High school athletes receive free physicals
VAIL — Nearly 250 high school boys and girls received free physical exams on May 16 from volunteer physicians and athletic trainers from Vail Valley Medical Center and The Steadman Clinic. Runners, skiers, dancers, football and ice hockey players were screened for vision and hearing; heart, blood pressure and pulse; as well as general health, and all incoming freshmen received baseline testing for concussions. In addition, the student athletes and their parents received education on injury prevention, when to return to sport after injury, concussions and physical rehabilitation.
“VVMC and The Steadman Clinic have partnered to offer this service for almost 20 years,” said VVMC President and CEO Doris Kirchner. “The goal of providing this testing at no cost is to make athletics possible for all our high school student athletes, but our true mission is to keep these young athletes healthy and safe.”
Dr. Steve Singleton, a physician with The Steadman Clinic, is the medical director for Eagle County Schools. He screened every student athlete May 16, highlighting any areas of concern and providing referrals when necessary. He says the purpose of the high school physicals is to try to find any preexisting issues that can be corrected so the students can play more safely.
“It’s a service to the community, local families and students,” Singleton said. “The physicals help us make sure we’re doing the best we can to care for the young people in our community.”
While athletics support an active and healthy lifestyle, there are inherent risks of injury, especially as sports become more rigorous in high school. Concussions, a particular area of concern in young athletes, was the focus of Saturday’s ImPACT testing, a baseline mental acuity study. After gathering the students’ history of concussions, head injuries or headaches, a computerized test was administered. The data provides a guideline for potential future ImPACT testing should a student sustain a head injury or concussion. Having a comparison helps the physician, teachers and coaches determine a safe approach for return to school and play.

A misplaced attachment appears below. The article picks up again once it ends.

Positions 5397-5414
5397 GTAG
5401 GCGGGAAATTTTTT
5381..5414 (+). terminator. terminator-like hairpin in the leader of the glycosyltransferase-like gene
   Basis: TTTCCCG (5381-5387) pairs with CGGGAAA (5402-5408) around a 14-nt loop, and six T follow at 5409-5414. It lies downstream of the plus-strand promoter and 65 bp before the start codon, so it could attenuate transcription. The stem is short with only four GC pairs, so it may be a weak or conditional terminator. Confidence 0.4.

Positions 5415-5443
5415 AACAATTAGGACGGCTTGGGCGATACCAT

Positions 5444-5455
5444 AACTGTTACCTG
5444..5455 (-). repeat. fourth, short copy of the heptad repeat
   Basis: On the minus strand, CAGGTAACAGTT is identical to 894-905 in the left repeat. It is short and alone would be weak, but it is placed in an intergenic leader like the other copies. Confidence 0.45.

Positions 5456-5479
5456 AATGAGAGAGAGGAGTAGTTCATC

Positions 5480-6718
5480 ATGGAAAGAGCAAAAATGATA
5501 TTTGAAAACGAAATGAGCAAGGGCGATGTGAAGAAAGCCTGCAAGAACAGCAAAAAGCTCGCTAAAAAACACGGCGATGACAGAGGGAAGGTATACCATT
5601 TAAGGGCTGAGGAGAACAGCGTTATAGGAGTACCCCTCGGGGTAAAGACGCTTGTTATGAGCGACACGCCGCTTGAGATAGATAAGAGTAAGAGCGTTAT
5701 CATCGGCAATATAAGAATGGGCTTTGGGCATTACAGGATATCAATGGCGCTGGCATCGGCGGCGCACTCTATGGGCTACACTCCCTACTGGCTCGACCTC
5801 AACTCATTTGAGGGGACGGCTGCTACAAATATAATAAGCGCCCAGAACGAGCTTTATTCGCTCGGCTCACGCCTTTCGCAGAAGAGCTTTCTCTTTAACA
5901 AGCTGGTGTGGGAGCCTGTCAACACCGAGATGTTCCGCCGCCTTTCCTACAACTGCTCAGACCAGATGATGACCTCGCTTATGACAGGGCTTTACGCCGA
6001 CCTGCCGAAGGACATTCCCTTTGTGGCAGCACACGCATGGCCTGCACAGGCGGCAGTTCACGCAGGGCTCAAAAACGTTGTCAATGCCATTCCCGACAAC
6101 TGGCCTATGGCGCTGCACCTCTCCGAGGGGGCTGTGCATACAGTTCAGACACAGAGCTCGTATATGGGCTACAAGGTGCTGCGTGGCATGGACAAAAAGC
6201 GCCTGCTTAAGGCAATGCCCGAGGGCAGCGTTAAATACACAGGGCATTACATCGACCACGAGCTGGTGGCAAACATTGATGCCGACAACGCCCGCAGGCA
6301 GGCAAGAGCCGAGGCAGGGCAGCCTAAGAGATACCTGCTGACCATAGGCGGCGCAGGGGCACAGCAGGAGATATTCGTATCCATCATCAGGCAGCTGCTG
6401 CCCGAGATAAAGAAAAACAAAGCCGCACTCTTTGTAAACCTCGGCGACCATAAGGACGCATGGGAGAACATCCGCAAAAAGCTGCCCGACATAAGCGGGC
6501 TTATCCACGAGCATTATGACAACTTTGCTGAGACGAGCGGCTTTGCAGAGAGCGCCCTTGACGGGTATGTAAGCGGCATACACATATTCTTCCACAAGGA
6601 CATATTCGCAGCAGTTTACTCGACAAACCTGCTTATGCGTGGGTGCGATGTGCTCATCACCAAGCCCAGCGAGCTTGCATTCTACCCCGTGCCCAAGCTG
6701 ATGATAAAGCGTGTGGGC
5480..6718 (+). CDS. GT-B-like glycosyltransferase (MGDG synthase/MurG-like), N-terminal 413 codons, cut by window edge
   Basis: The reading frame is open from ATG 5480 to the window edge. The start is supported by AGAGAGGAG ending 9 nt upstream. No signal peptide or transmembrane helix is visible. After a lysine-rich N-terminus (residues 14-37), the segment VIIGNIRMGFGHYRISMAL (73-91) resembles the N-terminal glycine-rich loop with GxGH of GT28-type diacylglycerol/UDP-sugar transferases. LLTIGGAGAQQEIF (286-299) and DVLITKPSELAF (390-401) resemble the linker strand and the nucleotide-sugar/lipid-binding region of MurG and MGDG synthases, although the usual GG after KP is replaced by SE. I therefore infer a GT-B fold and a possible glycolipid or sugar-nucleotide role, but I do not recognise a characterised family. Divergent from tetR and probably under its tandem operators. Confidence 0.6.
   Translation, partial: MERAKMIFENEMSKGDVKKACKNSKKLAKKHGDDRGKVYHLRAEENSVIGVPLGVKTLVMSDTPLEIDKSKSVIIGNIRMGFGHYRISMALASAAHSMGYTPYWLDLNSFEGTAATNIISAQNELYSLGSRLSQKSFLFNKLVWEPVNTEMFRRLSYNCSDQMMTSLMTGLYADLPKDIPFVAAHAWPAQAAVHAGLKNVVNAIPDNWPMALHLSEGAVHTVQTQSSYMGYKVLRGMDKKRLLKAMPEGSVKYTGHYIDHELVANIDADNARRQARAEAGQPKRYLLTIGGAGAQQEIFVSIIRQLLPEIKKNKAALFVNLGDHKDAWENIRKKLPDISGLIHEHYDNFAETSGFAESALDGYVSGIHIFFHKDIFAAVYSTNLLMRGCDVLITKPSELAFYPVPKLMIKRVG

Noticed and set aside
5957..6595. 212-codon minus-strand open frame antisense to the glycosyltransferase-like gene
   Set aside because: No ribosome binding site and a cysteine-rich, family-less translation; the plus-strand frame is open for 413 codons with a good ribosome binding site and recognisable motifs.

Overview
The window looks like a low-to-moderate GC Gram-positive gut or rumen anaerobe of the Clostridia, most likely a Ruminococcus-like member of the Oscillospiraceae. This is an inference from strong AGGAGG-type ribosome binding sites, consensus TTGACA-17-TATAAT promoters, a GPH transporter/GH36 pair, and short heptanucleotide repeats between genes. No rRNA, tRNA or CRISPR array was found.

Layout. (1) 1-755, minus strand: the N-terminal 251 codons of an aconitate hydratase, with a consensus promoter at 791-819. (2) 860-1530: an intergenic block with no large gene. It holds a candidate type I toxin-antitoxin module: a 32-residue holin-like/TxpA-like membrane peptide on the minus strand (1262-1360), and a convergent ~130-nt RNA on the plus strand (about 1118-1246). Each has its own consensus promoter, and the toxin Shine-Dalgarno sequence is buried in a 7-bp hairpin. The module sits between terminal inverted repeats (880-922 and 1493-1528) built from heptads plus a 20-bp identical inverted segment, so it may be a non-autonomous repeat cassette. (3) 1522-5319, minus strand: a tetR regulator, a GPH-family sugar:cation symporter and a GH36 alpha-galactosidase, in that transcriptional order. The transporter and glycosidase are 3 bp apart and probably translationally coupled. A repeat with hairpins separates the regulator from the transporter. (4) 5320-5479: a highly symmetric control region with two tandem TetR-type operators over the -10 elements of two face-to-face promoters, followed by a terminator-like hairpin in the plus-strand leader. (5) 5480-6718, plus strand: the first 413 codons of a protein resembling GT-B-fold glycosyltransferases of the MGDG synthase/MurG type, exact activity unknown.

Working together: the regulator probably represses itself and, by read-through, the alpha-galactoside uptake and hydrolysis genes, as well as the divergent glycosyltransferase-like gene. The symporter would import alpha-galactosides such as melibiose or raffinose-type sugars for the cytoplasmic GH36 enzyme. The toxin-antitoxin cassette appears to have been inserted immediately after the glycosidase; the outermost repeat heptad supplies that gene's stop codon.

“In the 20 years I’ve done high school physicals (not all in Eagle County), I’ve found many more students now who have described having had a concussion than I did 10 years ago,” Singleton said. “With a greater national attention to head injuries and concussions, physicians are paying more attention to the signs and symptoms.”
A second area of concern in young athletes is the heart. Shocking incidents of sudden cardiac arrest and other heart-related deaths in high school athletes across the nation have signaled the need for physicians to check for a history of heart disease and listen for heart murmurs. Irregular heartbeats, blood pressure and pulse are of particular concern for athletes living and competing at high altitude.
A musculoskeletal exam is also required to participate in sports. While some students of high school age experience growing pains that are of less concern, Singleton explains that joints that swell, slip or come out of place are a red flag for orthopedic physicians and athletic trainers.
“Often we can find these issues and get the students on a therapy plan and develop programs for stretching and maintenance to help minimize the chance for injury,” Singleton said.
Similar pre-participation testing to those offered on Saturday would require visits to a family physician or pediatrician and a musculoskeletal specialist. Participants in the VVMC/Steadman Clinic physicals received all-in-one assessments and advice at no cost.
Heroes look like these guys: Bill “Sarge” Brown, Bob Parker, Pete Seibert, Sandy Treat, Dick Over, Hugh Evans and so many others from the 10th Mountain Division who helped win World War II and, while building the peace, also built the ski industry in the United States.